Bone broth big business for Alberta bison farmer
'I don't know if I would call it a fad because I think it's going to stay'
Bison bone broth. Bob Holm swears by it.
He's the owner of Straw Man Farm, an Alberta-based all-natural farm "specializing in Canada's original red meat, bison."
Holm has been producing bison meat from his farm near Sandy Beach, northwest of Edmonton for years.
But he recently started taking stock of a new business venture. It's a recipe as old as the ages.
"You just take the bones and you boil them and you get all the proteins, minerals, gelatin, collagen out of the bones and you use that for soup base or making rice or cooking with," Holm said in an interview with CBC Radio's Edmonton AM.
"A regular soup stock has a little bit of bone broth in it — and then they add water and vegetables and different things to it to make into a stock — but ours is straight bone broth, nothing added."
In 2012, Holm, his three sons, and business partners Paul Falkowski and Garet Bonn, bought 500 acres of farmland about 50 kilometres north of St. Albert.
They bought 50 bison cows and slowly built up their operation. Today, Straw Man Farm is home to 180 bison, more than 100 chickens, an assortment of pigs, and goats, and organic hydroponic crops like strawberries and bok choy.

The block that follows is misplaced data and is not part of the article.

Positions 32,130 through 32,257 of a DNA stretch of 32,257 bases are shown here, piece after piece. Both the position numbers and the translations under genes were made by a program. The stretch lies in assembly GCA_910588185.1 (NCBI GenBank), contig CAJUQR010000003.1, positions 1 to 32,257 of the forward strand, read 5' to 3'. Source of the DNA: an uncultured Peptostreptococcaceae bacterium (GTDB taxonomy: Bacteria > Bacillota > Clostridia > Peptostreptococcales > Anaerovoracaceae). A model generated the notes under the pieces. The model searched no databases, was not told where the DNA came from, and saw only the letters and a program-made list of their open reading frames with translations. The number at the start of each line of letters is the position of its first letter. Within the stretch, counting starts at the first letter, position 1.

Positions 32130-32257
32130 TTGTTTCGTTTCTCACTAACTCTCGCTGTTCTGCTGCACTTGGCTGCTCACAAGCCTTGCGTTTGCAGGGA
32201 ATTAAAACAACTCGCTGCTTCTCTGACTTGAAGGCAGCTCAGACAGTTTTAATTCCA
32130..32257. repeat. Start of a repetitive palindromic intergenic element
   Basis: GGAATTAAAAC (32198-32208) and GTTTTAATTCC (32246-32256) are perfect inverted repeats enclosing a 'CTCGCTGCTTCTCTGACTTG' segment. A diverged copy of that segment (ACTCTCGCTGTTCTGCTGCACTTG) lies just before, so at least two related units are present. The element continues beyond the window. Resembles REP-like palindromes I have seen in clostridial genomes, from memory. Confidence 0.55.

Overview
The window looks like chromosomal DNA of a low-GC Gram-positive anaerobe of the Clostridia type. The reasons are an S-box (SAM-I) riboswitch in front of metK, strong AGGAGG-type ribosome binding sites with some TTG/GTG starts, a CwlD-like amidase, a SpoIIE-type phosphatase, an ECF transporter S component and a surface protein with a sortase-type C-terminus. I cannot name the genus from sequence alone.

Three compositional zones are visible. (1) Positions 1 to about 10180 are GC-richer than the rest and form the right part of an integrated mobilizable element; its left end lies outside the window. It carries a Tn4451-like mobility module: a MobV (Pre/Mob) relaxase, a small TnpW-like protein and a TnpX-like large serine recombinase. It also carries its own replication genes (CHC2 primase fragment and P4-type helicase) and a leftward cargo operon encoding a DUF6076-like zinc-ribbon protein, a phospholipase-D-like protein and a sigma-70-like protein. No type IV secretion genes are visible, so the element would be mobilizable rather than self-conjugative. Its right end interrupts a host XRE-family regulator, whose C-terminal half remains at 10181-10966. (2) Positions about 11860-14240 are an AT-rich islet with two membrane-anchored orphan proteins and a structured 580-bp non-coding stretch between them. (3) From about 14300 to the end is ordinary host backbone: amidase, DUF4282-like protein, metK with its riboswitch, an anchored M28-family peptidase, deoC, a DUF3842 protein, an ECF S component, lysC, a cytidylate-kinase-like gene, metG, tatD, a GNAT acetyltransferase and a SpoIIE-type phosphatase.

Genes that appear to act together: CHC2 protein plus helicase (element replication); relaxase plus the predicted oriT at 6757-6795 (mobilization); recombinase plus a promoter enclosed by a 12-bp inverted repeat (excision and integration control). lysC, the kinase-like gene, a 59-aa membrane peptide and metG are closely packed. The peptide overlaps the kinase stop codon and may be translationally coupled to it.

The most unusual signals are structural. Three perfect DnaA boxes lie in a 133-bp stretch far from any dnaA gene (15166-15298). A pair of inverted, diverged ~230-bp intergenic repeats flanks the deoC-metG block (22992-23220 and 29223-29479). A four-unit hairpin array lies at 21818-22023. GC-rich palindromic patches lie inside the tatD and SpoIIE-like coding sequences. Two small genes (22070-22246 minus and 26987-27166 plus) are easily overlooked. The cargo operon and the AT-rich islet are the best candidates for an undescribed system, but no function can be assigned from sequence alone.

'Everyone was talking about it'
After reading about the health benefits of broth, Holm began boiling the bones of his slaughtered grass-fed bovines to make a thick, meaty brew, and test-tasting the concoction himself.
Not only does broth production ensure that none of the slaughtered animal goes to waste, it's opened up a whole new set of clientele for Holm.
Bone broth has become the magic elixir of the day.
It's hailed as a super food and natural remedy for ailments, from 'leaky gut syndrome' to hair loss.
Broth cleanse diets promise to purge the pounds, while homeopathic doctors praise its ability to ease digestion, soothe joints, boost immunity and build bone strength.
The Los Angeles Laker's have added broth to their official team diet.
"When we started making it, it seemed like everyone was talking about it, not just me," said Holm who notes the broth has been a best seller.
"I don't know if I would call it a fad because I think it's going to stay."
'It's definitely the bone broth'
While the marrow-infused liquid may be hearty, nourishing and delicious, there is scant research to back-up the more lofty health claims.
"The claims often exceed the evidence," states a 2015 Harvard Health publication, which notes that research on the benefits of broth date back more than 80 years.
A 1934 nutritional analysis in The Archives of Disease in Childhood concluded that bone broths are not of "great nutritional value," but other smaller studies have suggested that chicken broth can ease inflammation and clear out congested sinuses.
But Holm has no time for naysayers. To him, bison is the ultimate sustainable, natural and healthy food, and he knows in his bones that the broth has its benefits.
"I can't believe the difference in my body," Holm said. "My hands were very sore. I was getting a lot of arthritis in them. I'm a drummer too and I couldn't hold onto my sticks anymore ... I couldn't grip, and now my hands are stronger than they ever have been.
"My hair is coming back, my teeth are better. It's just amazing. It's definitely the bone broth."